UPDATED: "This is not us": Spokane mayor orders curfew as police try to disperse crowd; officials ask governor for National Guard

click to enlarge Demonstrators yell at the county courthouse. - YOUNG KWAK
Young Kwak
Demonstrators yell at the county courthouse.

UPDATED 9:41 PM SUNDAY: Spokane Mayor Nadine Woodward and Police Chief Craig Meidl called a short late-night video-streamed press conference at 9:15 pm to announce a downtown curfew until 5 am tomorrow.

Together, they praised the peaceful protestors earlier from the afternoon. Woodward credited local NAACP president Kurtis Robinson from the local NAACP for helping de-escalate the situations and law enforcement for their restraint — even kneeling in solidarity with George Floyd. 

click to enlarge Protesters run as police use tear gas earlier this evening. - YOUNG KWAK PHOTO
Young Kwak photo
Protesters run as police use tear gas earlier this evening.

But after 6 pm, Woodward said, the climate of the protest changed. 

“This is not Spokane,” she said. “This is not who are we are. These are people who have stayed behind or are here only to cause trouble. We are seeing our downtown businesses’ windows broken. We are seeing looting at several businesses. And we are seeing individuals who refuse orders to disperse. This is not us.” 

Meidl said a group of about 500 left the courthouse protest and started walking to the downtown area. But once the protesters got down to the mall downtown, some began looting buildings and breaking windows. 

“We’ve had officers that have had objects thrown at them. We have officers that have been assaulted as well. We still have several hundred people who are refusing to disperse,” Meidl said. “We’re asking folks to stay out of downtown.” 

click to enlarge A worker boards up windows at the downtown Williams-Sonoma, hoping to deter vandals. - YOUNG KWAK PHOTO
Young Kwak photo
A worker boards up windows at the downtown Williams-Sonoma, hoping to deter vandals.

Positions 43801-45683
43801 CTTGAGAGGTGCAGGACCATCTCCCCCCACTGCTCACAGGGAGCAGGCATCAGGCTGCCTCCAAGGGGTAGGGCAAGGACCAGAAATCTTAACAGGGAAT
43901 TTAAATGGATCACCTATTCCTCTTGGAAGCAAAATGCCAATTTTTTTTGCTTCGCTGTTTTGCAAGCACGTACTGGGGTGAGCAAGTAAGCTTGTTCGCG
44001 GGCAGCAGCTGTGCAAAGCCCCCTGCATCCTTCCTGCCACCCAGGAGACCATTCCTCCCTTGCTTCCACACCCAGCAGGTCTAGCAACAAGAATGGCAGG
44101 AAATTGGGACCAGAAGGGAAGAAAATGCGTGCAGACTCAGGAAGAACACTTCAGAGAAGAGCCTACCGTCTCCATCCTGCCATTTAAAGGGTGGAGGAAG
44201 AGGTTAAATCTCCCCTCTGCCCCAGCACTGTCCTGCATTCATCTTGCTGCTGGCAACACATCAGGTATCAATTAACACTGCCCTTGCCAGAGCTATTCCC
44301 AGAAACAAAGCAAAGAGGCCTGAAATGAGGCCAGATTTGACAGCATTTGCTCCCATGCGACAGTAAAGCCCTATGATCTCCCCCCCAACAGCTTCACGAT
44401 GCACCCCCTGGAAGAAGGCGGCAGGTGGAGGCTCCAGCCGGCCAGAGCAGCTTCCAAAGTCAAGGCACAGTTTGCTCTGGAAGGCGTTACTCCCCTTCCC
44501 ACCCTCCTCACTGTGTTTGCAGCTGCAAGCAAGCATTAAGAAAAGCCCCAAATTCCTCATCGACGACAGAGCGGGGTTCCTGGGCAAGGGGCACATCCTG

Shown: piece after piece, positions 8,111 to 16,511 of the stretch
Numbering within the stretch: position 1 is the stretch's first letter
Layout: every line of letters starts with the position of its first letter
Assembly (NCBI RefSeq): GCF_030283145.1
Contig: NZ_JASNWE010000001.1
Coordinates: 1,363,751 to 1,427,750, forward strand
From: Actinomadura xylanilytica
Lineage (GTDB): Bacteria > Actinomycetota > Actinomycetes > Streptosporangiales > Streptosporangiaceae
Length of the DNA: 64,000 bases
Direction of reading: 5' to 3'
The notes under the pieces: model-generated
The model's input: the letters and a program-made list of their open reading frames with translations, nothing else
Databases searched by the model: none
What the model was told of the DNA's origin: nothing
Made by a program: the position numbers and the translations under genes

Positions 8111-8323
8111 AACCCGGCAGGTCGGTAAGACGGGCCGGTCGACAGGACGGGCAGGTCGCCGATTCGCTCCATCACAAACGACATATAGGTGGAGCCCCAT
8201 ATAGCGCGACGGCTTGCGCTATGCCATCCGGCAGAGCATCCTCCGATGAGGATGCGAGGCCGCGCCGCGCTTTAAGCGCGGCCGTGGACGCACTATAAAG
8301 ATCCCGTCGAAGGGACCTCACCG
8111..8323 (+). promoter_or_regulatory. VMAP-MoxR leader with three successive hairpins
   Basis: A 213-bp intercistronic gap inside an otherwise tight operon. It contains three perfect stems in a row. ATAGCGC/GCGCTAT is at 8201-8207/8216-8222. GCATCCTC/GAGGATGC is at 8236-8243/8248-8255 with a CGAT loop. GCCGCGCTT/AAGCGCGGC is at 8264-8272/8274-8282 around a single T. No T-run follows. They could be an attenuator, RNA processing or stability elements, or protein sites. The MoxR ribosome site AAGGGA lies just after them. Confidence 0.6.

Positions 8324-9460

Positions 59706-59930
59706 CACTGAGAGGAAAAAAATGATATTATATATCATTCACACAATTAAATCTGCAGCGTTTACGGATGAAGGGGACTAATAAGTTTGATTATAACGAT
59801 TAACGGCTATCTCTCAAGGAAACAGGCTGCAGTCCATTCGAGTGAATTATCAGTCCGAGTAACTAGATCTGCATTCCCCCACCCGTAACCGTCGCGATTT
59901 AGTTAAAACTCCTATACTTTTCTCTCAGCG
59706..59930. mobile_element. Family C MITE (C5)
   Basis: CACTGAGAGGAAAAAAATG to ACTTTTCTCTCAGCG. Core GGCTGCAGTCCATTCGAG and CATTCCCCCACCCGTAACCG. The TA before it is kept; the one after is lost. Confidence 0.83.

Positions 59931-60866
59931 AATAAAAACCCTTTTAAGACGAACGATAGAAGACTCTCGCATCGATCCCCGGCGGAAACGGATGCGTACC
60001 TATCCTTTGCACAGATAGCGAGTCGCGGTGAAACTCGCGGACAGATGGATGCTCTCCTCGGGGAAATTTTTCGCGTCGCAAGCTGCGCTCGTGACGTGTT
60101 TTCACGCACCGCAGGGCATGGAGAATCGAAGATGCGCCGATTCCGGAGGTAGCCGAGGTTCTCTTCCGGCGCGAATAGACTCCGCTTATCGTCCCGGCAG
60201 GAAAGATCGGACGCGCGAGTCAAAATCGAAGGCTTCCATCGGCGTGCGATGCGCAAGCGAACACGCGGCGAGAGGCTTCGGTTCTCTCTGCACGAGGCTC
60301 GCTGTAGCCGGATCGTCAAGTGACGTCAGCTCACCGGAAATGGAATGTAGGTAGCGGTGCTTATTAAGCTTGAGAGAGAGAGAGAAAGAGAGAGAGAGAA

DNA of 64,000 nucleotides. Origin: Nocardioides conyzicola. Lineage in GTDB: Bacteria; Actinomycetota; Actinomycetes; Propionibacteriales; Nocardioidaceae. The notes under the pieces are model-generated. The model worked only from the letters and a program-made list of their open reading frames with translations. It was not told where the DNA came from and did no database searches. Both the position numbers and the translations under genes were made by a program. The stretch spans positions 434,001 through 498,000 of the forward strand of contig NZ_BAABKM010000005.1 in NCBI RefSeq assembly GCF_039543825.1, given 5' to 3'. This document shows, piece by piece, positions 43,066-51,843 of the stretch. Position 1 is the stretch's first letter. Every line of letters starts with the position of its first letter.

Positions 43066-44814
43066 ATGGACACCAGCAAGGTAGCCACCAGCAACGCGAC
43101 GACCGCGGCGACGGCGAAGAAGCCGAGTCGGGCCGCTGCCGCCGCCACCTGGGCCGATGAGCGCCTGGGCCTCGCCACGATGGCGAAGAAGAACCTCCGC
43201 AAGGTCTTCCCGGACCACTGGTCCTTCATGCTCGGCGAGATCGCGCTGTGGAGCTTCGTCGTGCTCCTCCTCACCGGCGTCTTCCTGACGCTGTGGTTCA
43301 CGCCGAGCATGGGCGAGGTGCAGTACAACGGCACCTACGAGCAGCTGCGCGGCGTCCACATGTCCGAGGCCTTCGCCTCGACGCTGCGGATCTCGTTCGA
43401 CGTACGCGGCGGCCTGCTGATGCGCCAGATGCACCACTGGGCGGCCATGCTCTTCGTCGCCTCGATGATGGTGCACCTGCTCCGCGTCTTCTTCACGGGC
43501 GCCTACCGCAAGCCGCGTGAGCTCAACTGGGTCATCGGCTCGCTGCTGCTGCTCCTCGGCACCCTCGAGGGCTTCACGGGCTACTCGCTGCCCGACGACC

Spokane Mayor Nadine Woodward has enacted a curfew in downtown Spokane until 5 am tomorrow morning. The order is in effect from Division to Maple and Fifth to Boone. In the city's statement, officials distinguished between protesters who had rallied in the afternoon and done so peacefully and what they are identifying as a "second, separate group" that they say "become aggressive downtown after the local protest largely ended."

Additionally, Spokane County commissioners and the sheriff have contacted the governor's office requesting assistance from the National Guard.

click to enlarge A man breaks a window at the Wells Fargo building on West First in downtown and is chased away by protesters. - YOUNG KWAK PHOTO
Young Kwak photo
A man breaks a window at the Wells Fargo building on West First in downtown and is chased away by protesters.

Spokane police sent out an alert shortly before 8 pm, reporting a civil disturbance in the downtown core. The Nike store had been looted, and police began to focus on protesters in Riverfront Park. Staff reporter Samantha Wolhfeil and staff photographer Young Kwak are reporting from the scene as the situation continues to develop.

EARLIER: Thousands of protesters gather in downtown Spokane after George Floyd's death; some police officers kneel in solidarity

Thousands of protesters flooded into downtown Spokane this afternoon to call attention to police violence after George Floyd, an unarmed 46-year-old black man in Minneapolis, died on Monday after a white officer kneeled on Floyd’s neck.